Of Senegalese diplomatic ancestry, Elage Mbaye came to Canada with his family in early 1986, away from percussions, then met two of his younger brother’s friends, the Diouf brothers, Karim and with status. A descendant of a great family of griots, music, song, dance and percussions are all part of his life. Writer-composer-performer Elage was eight years old when he started playing his country’s traditional percussion instruments called “sabaars” but was always impressed and fascinated by the “tama” (talking drum). For a long period (1980 to 1999), he stayed Elage, members of the group Les Colocs and founders of the group Fakhass Sico in 1999, in Montreal. A year later, Elage made his first appearance on the Quebec scene at Montreal’s Festival international Nuits d’Afrique, in Parc Safari, and later collaborated with the group Ballet Taafe Fanga, at the Cabaret de Montréal and in several other events.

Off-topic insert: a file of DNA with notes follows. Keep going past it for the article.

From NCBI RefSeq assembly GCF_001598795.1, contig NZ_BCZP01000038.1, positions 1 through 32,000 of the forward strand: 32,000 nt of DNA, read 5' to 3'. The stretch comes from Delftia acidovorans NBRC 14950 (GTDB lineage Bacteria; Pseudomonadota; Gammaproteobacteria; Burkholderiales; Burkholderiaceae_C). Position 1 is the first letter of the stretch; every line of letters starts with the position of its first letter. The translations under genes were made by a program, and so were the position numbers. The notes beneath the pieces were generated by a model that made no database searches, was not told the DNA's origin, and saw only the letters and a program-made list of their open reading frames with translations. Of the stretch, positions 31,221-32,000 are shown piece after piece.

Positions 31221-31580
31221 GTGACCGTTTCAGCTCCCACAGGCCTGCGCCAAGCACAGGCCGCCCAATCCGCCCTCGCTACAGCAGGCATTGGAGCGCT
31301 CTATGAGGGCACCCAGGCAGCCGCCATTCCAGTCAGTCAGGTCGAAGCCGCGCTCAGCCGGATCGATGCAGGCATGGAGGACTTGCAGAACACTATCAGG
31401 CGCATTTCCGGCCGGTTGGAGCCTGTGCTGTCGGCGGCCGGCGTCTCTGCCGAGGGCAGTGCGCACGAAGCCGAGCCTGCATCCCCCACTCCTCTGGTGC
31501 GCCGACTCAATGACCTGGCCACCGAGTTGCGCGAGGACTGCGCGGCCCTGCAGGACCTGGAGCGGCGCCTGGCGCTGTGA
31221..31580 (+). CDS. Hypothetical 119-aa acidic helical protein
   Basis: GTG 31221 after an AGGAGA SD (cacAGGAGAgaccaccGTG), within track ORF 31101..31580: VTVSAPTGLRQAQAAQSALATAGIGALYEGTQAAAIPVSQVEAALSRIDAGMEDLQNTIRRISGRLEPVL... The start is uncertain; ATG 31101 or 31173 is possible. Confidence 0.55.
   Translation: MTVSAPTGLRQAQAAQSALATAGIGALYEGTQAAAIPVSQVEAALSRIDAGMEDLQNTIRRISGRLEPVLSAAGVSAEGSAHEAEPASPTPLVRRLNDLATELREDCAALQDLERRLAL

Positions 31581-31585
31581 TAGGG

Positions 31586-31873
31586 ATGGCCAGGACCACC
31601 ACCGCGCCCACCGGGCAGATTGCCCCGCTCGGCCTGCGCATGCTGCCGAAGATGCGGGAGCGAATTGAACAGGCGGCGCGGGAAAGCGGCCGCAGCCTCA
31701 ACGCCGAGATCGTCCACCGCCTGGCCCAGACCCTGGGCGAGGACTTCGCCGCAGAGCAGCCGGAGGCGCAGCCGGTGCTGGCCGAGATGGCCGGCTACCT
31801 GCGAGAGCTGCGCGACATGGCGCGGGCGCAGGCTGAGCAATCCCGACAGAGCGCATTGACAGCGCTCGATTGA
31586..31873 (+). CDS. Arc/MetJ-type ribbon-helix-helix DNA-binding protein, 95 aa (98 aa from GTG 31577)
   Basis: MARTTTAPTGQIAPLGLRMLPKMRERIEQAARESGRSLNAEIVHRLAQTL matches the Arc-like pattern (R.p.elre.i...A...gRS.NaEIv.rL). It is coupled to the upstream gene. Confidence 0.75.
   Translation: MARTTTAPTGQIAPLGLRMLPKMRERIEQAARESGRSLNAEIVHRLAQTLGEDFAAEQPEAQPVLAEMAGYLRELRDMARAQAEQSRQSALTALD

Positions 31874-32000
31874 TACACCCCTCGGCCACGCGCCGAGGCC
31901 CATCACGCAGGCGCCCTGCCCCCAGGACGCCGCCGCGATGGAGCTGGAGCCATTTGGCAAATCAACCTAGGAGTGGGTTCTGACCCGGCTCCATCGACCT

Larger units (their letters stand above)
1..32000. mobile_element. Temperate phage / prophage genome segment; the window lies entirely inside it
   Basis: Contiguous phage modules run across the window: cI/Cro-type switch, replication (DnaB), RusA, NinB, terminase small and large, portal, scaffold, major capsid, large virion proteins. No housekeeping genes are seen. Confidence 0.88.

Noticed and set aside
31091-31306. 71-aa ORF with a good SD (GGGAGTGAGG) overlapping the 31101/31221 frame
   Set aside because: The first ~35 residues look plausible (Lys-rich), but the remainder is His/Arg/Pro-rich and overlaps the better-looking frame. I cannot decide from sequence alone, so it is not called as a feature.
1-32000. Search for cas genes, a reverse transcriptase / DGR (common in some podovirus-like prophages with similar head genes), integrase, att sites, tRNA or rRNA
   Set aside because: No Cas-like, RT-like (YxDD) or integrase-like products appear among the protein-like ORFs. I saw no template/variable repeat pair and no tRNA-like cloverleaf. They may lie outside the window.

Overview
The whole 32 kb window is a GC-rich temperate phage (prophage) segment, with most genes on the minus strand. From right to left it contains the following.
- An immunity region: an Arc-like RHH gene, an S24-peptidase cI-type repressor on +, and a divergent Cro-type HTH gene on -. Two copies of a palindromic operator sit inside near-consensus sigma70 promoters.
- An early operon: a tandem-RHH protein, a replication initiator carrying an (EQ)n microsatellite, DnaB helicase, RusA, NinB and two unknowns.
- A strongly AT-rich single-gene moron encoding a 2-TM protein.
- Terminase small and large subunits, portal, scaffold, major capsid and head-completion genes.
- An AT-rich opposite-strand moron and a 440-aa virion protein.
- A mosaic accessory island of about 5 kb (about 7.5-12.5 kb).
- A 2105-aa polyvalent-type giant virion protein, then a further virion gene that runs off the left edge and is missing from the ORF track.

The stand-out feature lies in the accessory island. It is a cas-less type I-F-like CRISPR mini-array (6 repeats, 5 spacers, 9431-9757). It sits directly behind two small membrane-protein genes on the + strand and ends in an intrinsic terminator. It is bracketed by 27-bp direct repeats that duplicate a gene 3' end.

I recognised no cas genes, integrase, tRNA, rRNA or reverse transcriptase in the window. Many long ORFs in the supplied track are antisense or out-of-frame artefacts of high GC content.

In 2002, he met Mighty Popo, joined his group and remains a member to this day. Together, they participate in numerous concerts and festivals across the country. Elage also took part in the recording of the group’s fourth album (Muhazu), which won the Best World Artist – Group award at the 2007 Canadian Folk Music Awards. Elage is also a member of the group Jokko and the Mo Sayk jazz band. The griot continues to take part in a number of humanitarian activities, such as the The Rwanda 10th Anniversary Memorial Project (Montreal, Quebec) and the National Anti-Racism Council of Canada (Ottawa, Ontario). He also takes part in other special events at the Canadian Museum of Civilization (Children’s Museum) in Hull, fundraisers for AMREF Canada (Toronto, Ontario), UNESCO Canada’s campaign against slavery (Ottawa, Ontario), CBC Radio 2 (Songwriter) in collaboration with Jim Bryson, Lucie Idlout and Sarah Hallman, and several others. On February 6, 2010, writer-composer-performer Elage Mbaye shared with us the legacy of his maternal grandmother Coumba Fall Léonie Diop, the inspiration of his voice in his first solo album, titled Askane. “Askane” in Wolof means “family tree”. On this album, Elage worked in collaboration with close friends Kofi Ackah and Abdou Sy, composers. Elage mixes the traditional music of his homeland Senegal with modern music, for a sensational result inspired by his African roots. WWW.elage.ca myspace.com/elagembaye email firstname.lastname@example.org, 613-866-7024.